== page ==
It's fine for a style guide to say "this is an item best left to the author's discretion" or "there are three standard spellings for this word, all acceptable." But it's good to have standards even if they're flexible standards. For example, much of the time it's not an intentional stylistic choice when an author does this sort of thing; much of the time, the author is just uncertain how to spell the word in question, or doesn't care how it's normally spelled. In my opinion, consistency of spelling (as long as it doesn't get in the way of other things) is good.

I would definitely query the spellings "scrye" and "Geis"; "scry" and "geas" are words, just like any other words, and in the modern world there's general agreement that standardized spelling is a good idea. (And yes, dictionaries frequently give alternate acceptable spellings; if a spelling is standard enough to be in our dictionary, it's fine with me.) I disagree that not knowing how to spell them makes them more mystical. In most contexts, I would also query "magick" and especially "majik"; those spellings may be appropriate in some contexts, but not in most contexts.

Think about other words and more off-the-wall spellings. Would you find it at all odd or jarring if a fantasy novelist insisted on writing about wizzurdz who like to cast spelz to fight draggginz and oarchks? They wave their majikk wahnhs and the mis-tickuhl N-R-G makes everything gloh, and then the deaminz appear. And so on. It would be impossible to read (unless it was done for comic effect).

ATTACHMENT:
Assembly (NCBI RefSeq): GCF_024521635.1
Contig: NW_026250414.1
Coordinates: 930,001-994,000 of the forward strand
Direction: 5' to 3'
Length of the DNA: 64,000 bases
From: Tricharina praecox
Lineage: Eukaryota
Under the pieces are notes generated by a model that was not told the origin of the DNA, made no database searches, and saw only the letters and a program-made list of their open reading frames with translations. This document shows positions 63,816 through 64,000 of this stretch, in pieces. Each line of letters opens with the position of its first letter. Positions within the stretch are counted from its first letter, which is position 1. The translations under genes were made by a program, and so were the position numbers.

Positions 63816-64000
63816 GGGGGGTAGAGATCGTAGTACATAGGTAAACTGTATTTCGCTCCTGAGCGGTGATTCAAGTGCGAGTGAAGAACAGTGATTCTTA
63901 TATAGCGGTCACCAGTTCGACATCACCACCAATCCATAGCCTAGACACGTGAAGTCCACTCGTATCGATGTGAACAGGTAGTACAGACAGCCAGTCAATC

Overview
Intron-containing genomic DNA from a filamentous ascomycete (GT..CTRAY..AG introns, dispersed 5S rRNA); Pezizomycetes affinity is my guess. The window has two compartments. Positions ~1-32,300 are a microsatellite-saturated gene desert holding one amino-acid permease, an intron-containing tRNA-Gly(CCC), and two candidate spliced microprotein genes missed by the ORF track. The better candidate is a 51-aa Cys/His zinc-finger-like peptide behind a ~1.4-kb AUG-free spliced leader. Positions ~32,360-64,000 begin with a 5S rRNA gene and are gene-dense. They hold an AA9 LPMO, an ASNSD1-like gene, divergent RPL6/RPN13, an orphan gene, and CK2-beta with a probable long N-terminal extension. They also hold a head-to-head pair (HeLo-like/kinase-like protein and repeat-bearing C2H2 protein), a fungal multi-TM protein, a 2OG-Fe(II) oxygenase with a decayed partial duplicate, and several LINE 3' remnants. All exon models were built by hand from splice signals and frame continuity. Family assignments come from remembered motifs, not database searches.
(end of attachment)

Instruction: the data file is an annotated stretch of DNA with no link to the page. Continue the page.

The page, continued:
You could say that all of those are stylistic choices of the author, and that the misspellings add to the mystical otherworldiness; but you could also say that the author either doesn't know how to spell standard English words or is being intentionally goofy.

So the reason I need such a guide is exactly the reason that I need a dictionary and the Chicago Manual of Style handy when I'm editing; it's to help provide consistency, in the absence of intentional authorial choices.

It certainly seems like something that a speculative fiction periodical could easily start creating, if they don't have one already. Say, aren't you involved with a publication like that?

Seriously, a guide to house style is easy to develop -- just start a list of acceptable and unacceptable spellings/*spellingz, and add to it as you go. Allow web-based submissions, exercise editorial control, and you'll soon have a usable spellbook spelling guide.

You obviously need to allow authors to consciously break with house style or any standard dictionary, but it certainly doesn't hurt to confirm that the decision to do so is both conscious and rational.

Hmm—I think I didn't provide enough context for this entry. It was really just me musing in reaction to coming across several words (while I was editing a story) that weren't listed in our standard dictionary.

SH already has a style guide, though a minimal one, and I can certainly add any words I want to; I can make a decision about whether it should be "scryed" or "scried," for example, and I can write down that decision for future reference. (And on a side note: at least in the fiction department, every decision about what goes in the story is, in the end, up to the author; I never require an author to make a particular change.)

But I was thinking that if someone else has already done the work to make those decisions (ideally based on common usage), and if they could be convinced to release the information to the public, it would both save me some time and allow a certain degree of standardization across publications (if they wanted to use it).

What I really ought to've done is dropped a note to various editors asking if they have such a style guide, rather than just musing about it here.... :)

But if I don't find such a guide that can be made publicly available, I may well think about starting such a project myself. Though it'll probably end up on the back burner with all my other projects. I have a mighty big stove at this point.